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The Space Program Is the Ultimate Problem-Based Learning

Putting students in authentic situations to develop solutions

The film First Man has recently come through theatres and tells the story of how Neil Armstrong became the first man on the moon. Of course, this event is the very ending of the movie. Prior to this are all of the things that had to come before this great accomplishment could be achieved. The most eye-opening thing for me was in seeing all of the failures of the mission. There is failure by Armstrong when he is test-piloting a plane. Failure as the astronauts are subjected to a device where they are spun in all sorts of directions and have to make it stable before passing out, often times throwing up at the end (that would not be good in a space helmet).

The tragedy of the crew of Apollo 1 dying in a fire was certainly not a success. There was the time Armstrong was testing the Lunar Landing Research Vehicle and had to eject moments before it would have killed him. It seems like there are far more failures than there are successes. But then that’s the point of it all, isn’t it? Like Armstrong himself says in the movie, “We need to fail. We need to fail down here, so we don’t fail up there.” A failure up there results in lives being lost. A failure down here is a learning opportunity.

That is the beauty of problem-solving. You get to make lots of attempts until you succeed. This goes for a scientist who is trying all sorts of different combinations until he comes upon the one that will make his experiment a success, to the kid playing video games and gets stuck on a challenging level, trying and failing over and over and over until finally moving on to the next level.

The space program, in general, was all about problem-solving. In the movie Hidden Figures, the people behind the scenes had to mathematically figure out how to get John Glenn into orbit and back down. They actually had to invent math in order to make this possible. All three of the main characters have to problem solve in order to succeed. Mary identifies a flaw in the heat shield. Dorothy sees that she and her team are going to soon be replaced by computers, so she learns to program them to make herself relevant. Katherine figures out the final landing coordinates that will enable NASA to find where he is landing.

Or Apollo 13, where the astronauts and folks at NASA have to figure out how to bring a defective spacecraft back to Earth without killing the crew on board. One of my favorite scenes from that movie is when they discover that the carbon dioxide level is becoming high and they have to figure out a way to adapt a filter to a pump, literally having to make a square peg fit into a round hole, using only the equipment on board. This problem solving continues later when the people on the ground have to figure out how to power up the module without using too much energy that will be needed to get them home.  Ken Mattingly goes through the sequence many times, failing with each attempt, before finally landing on the successful sequence. Gene Krantz, the flight director of the mission, at one point says to his crew “failure is not an option.” What he is overlooking is the fact that the people on the Earth had to fail several times before giving the final instructions to the astronauts. Without that process, they don’t come home.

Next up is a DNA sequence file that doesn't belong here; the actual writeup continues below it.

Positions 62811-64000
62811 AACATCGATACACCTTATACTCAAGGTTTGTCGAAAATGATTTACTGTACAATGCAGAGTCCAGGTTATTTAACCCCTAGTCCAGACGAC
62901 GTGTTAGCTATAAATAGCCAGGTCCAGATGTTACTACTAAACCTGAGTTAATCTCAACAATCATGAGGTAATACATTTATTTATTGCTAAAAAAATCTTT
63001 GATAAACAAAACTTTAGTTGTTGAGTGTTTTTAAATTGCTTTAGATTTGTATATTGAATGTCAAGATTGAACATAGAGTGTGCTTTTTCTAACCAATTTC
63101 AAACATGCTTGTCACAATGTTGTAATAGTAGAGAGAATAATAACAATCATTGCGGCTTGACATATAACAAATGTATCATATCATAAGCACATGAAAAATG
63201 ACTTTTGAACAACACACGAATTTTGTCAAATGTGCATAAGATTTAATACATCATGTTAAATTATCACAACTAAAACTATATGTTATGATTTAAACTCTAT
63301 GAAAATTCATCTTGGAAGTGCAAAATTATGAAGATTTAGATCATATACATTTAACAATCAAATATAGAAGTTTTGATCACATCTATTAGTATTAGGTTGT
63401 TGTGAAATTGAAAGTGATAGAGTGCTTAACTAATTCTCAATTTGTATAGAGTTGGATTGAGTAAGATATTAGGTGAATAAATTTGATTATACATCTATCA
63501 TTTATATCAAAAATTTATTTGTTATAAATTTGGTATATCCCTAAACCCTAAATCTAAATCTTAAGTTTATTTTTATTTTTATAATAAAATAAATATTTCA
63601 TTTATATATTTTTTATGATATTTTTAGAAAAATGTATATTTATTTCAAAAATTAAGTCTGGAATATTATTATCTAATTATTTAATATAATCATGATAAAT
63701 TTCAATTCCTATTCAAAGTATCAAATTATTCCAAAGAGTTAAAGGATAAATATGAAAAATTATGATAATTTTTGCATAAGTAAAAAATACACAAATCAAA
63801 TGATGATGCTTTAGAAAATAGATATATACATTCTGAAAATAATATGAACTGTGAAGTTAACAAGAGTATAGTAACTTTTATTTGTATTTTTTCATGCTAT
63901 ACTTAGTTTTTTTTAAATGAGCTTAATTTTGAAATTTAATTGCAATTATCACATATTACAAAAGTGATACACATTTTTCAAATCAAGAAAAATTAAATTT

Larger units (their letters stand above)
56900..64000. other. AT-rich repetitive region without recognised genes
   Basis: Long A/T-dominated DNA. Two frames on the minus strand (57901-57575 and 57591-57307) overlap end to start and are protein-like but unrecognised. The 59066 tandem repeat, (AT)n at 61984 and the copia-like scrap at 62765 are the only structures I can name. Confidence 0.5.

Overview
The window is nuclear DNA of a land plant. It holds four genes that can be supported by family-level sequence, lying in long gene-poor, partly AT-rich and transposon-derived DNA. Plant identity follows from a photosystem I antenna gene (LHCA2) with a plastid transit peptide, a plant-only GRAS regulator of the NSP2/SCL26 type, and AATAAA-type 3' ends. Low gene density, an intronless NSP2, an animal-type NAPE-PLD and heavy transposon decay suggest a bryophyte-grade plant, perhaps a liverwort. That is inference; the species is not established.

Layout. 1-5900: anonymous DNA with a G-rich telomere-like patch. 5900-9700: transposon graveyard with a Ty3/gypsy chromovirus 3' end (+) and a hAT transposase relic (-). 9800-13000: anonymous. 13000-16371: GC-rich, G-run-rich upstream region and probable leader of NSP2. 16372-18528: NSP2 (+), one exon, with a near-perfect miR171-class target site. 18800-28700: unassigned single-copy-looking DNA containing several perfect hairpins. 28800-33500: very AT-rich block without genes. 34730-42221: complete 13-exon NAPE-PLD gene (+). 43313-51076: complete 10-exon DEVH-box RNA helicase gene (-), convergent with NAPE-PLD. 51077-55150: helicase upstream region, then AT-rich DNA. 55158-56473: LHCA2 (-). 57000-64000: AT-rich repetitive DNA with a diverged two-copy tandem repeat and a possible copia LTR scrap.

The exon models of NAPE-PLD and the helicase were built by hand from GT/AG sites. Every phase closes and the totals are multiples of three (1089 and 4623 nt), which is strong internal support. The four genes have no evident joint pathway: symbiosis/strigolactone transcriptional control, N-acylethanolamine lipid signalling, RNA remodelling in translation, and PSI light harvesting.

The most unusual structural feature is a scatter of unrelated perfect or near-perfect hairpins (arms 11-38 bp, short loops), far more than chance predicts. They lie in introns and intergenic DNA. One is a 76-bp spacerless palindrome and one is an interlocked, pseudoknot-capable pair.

This sort of authentic problem solving is powerful because people are not just solving random problems that once shared, will simply be pitched or discarded. These are solutions that solve a real problem and advance our understanding of space travel. We need to do more of this in the classroom. We need to be putting students in authentic situations and having them develop a solution.

The most amazing thing about all of this is that in most cases, the folks working at the space program didn’t know what the hell they were doing. No one had ever been to space before. No one had walked on the moon. How do you problem-solve for something you are not even sure you know the answer to? That is the challenge for preparing our students for the real world. We no longer know what jobs/careers are going to be available to them once they enter the workforce. How do we prepare them for jobs that don’t exist? We teach them how to problem solve anything, and they can apply it to whatever situation they find themselves in.

Even the fictional The Martian, about a man who gets abandoned on Mars, is all about problem-solving. In it, our hero must overcome several problems from how he is going to have enough food and water to survive, to how to contact mission control and let them know he is still alive. This carries over to real life as Elon Musk is trying to figure out how we can send people to Mars. He even has the problem solving all mapped out in his presentation that can be found here https://www.spacex.com/sites/spacex/files/making_life_multiplanetary-2017.pdf.

The space race was the ultimate problem-based learning. All we knew was we wanted to get to the moon before the Soviets. We had no idea how to do this though. We had to make it up as we went along, failing several times before making a final decision where there was very little room for error. Previous to taking on this endeavor, no one had ever been in space. And yet in a ten year period, we put a man into space, we had someone orbit around the planet, and we landed on the moon. Just think what we could accomplish if we put these sort of resources and brilliant minds together to try to solve a real-world problem.

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